There’s one problem with this: refusing to link global warming to human behavior greatly reduces your options for curtailing it. See Dana Rohrabacher, a far-right California congressman, who found a natural solution to a natural problem. "Is there some thought being given to subsidizing the clearing of rainforests in order for some countries to eliminate that production of greenhouse gases?” Rohrabacher asked during a House hearing on U.N. climate policies.

This is for the Republicans who actually admit climate change exists. Many don’t, and they made sure we knew about it last year when they rejected an amendment that would have simply acknowledged the occurrence of global warming. The amendment didn’t garner a single GOP vote. 

It gets worse. In 2012, North Carolina’s legislature went the full-ostrich route. Not only did they refuse to admit that global warming was happening, they actually banned scientists from researching it, passing a bill prohibiting the measurement of sea-levels so nobody could notice they were rising. (The ocean rudely rose anyway.)

4. Breast Implants, On The Other Hand, are a Fine Use Of Science

Okay, most of their science denial involves lady parts, but not all of it’s negative! Tom Coburn proves the GOP would be scientists’ best friend if those nerds would stick to expanding things men want to look at.

"I thought I would just share with you what science says today about silicone breast implants,” Coburn said during a hearing on class action lawsuits, a nagging problem for plastic surgeons. “If you have them, you're healthier than if you don't. That is what the ultimate science shows. . . . In fact, there's no science that shows that silicone breast implants are detrimental and, in fact, they make you healthier." (They don’t.)

5. No Dead Fetuses In Your Soft Drinks

But the GOP’s science permissiveness begins and ends with breasts; anything that might help with, say, medical research is off the table. Stem cells in particular give Republicans the bends. Where most see the frontier of medical research, Republican candidates for senate see islands of Dr. Moreaus.

“American scientific companies are cross-breeding humans and animals and coming up with mice with fully functioning human brains,” Christine O’Donnell told Bill O’Reilly in 2007. Talking Points Memo guessed O’Donnell was referencing an experiment in which doctors grew human brain cells within mice—“not the same as an actual functioning human brain, but a demonstration that human brain cells can be made from stem cells”—but they didn’t sound too confident speculating on her inspiration.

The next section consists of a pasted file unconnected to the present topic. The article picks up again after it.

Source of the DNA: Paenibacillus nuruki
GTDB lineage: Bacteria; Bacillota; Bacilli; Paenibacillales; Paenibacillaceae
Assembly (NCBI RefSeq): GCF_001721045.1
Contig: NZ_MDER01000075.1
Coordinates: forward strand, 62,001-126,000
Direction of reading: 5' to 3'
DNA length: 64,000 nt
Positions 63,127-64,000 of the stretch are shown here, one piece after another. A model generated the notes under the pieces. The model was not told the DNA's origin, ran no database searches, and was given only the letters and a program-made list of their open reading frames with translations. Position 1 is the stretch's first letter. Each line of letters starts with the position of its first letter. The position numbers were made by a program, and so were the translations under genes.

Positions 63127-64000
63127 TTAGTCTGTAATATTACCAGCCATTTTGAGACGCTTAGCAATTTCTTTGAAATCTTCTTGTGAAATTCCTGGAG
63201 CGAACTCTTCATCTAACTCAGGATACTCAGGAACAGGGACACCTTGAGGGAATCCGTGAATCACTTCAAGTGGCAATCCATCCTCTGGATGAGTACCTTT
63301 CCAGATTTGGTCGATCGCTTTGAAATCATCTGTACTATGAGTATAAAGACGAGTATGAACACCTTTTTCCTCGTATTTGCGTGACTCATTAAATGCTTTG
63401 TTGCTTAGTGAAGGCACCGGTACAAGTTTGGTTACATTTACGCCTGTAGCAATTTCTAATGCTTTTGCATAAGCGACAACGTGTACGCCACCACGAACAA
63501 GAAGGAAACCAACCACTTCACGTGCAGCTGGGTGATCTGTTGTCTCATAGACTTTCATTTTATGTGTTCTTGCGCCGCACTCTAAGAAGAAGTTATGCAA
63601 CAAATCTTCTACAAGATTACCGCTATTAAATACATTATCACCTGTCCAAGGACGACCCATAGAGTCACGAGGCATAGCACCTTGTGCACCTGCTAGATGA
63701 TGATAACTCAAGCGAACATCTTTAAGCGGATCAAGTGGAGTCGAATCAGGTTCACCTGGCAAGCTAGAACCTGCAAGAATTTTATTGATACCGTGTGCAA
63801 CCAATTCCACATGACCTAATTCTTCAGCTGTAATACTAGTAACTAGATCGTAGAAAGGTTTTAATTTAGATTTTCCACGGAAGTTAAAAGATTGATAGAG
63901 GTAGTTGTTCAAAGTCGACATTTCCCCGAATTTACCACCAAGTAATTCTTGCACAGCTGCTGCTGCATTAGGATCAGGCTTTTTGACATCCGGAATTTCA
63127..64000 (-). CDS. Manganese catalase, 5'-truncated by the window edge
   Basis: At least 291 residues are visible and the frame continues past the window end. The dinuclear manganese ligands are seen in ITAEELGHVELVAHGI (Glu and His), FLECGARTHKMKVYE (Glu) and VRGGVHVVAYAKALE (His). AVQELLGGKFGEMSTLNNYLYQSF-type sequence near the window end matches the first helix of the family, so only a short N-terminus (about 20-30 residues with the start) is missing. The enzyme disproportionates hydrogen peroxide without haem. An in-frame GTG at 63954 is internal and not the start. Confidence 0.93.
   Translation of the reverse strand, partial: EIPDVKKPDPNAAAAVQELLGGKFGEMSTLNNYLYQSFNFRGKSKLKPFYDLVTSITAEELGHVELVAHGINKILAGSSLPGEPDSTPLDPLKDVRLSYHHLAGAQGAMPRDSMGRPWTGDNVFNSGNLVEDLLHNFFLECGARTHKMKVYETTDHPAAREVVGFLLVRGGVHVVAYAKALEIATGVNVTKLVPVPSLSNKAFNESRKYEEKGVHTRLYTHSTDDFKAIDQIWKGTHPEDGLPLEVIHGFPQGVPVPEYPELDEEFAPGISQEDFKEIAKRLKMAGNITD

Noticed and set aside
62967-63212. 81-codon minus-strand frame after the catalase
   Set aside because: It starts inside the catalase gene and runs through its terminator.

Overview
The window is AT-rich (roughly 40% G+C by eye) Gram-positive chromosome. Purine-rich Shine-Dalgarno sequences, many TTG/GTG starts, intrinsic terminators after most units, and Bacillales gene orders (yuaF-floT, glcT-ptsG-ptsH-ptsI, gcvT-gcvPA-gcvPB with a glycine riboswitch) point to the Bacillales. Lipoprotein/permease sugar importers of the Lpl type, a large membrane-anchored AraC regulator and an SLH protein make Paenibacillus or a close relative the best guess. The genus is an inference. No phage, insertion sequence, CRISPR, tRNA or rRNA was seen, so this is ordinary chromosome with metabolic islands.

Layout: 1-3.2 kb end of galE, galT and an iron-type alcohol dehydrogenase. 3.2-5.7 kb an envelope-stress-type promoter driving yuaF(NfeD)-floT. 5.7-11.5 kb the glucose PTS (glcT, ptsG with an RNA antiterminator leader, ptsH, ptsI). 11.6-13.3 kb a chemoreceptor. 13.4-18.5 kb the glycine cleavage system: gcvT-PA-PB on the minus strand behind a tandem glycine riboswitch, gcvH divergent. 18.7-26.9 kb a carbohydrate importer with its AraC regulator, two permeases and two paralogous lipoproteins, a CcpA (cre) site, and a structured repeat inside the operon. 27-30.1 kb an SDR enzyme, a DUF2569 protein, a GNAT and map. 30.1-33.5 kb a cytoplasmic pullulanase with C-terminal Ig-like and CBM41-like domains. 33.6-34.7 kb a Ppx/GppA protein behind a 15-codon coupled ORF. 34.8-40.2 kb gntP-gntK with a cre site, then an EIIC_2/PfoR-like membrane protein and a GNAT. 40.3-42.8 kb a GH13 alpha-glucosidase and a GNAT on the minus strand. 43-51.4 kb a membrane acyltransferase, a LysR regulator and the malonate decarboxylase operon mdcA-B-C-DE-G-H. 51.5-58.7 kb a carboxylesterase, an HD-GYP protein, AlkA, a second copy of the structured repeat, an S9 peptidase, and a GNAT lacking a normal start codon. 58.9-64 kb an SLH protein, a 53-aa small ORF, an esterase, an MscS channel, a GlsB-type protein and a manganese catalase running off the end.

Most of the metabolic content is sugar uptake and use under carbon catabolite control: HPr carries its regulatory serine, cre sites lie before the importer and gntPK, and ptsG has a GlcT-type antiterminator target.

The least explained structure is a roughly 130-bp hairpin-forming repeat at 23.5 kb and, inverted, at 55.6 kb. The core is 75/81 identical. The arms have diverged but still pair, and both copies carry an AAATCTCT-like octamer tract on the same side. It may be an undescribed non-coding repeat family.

At least O’Donnell wasn’t actually a lawmaker. Last year, Oklahoma State Senator Ralph Shortley got wound up over a zany Internet theory claiming stem cells were being used in the production of artificial sweeteners, and proposed a bill prohibiting companies in Oklahoma from using aborted fetuses to make food.

6. Evolution Is (Still) Out To Get Jesus

“I’m not a scientist, man,” Marco Rubio recently told GQ. “I can tell you what recorded history says. I can tell you what the Bible says, but I think that’s a dispute amongst theologians. Whether the Earth was created in seven days, or seven actual eras, I’m not sure we’ll ever be able to answer that.”

But Rubio’s fellow Republicans think they have answered it, as evidenced by the fact that they want schools to teach that humans and dinosaurs used to read GQ together. Republican-controlled state legislatures have been busy trying to pass bills forcing public schools from elementary to college to teach that the world was created 6,000-9,000 years ago.

Their cover for this is the necessity of "teaching both sides” of the debate—though only one has scientific backing—but Georgia Representative Paul Broun recently showed the right’s hand. “All that stuff I was taught about evolution and embryology and Big Bang theory, all that is lies straight from the pit of hell,” he said during his (unopposed) run for reelection last year. “And it's lies to try to keep me and all the folks who are taught that from understanding that they need a savior.”

7. It’s Only Science If Republicans Agree With It

In perhaps the most unintentionally revealing law ever written by a Republican on science, Texas Representative Lamar Smith recently proposed that all scientific knowledge get his okay first. Called the “High Quality Research Act,” Smith’s bill would require any research receiving federal funds to go through Smith’s Congressional Committee on Science, Space and Technology, all in the name of “accountability.” Accountability in this case means agreeing with Smith, a climate change denier who has no problem going after projects he, or his donors, disapprove of.

If the GOP had its way, this is how all science would work: no rising sea levels to worry about, and all the breast implants Congress can afford. 

Evan McMurry is a political editor at Mediaite, interviews editor at Newfound: An Inquiry of Place, a regular reviewer at Bookslut, and the founding editor of A Flea In The Fur of the Beast. Find him on Twitter or contact him at evanmcmurry@yahoo.com.